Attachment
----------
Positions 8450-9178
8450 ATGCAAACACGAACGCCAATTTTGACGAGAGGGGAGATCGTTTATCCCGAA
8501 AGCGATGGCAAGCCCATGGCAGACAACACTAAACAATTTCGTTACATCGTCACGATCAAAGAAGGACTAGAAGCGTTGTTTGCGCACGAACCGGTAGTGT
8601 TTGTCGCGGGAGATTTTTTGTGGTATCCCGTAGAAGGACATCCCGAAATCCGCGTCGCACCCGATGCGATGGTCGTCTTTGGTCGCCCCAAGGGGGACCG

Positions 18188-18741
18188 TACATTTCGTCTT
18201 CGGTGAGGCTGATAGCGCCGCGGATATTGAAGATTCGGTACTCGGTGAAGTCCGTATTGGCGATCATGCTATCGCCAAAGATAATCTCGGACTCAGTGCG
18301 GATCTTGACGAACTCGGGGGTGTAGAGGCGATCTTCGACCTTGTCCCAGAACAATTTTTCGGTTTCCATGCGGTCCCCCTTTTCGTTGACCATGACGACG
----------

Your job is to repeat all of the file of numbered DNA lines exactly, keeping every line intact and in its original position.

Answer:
Positions 8450-9178
8450 ATGCAAACACGAACGCCAATTTTGACGAGAGGGGAGATCGTTTATCCCGAA
8501 AGCGATGGCAAGCCCATGGCAGACAACACTAAACAATTTCGTTACATCGTCACGATCAAAGAAGGACTAGAAGCGTTGTTTGCGCACGAACCGGTAGTGT
8601 TTGTCGCGGGAGATTTTTTGTGGTATCCCGTAGAAGGACATCCCGAAATCCGCGTCGCACCCGATGCGATGGTCGTCTTTGGTCGCCCCAAGGGGGACCG

Positions 18188-18741
18188 TACATTTCGTCTT
18201 CGGTGAGGCTGATAGCGCCGCGGATATTGAAGATTCGGTACTCGGTGAAGTCCGTATTGGCGATCATGCTATCGCCAAAGATAATCTCGGACTCAGTGCG
18301 GATCTTGACGAACTCGGGGGTGTAGAGGCGATCTTCGACCTTGTCCCAGAACAATTTTTCGGTTTCCATGCGGTCCCCCTTTTCGTTGACCATGACGACG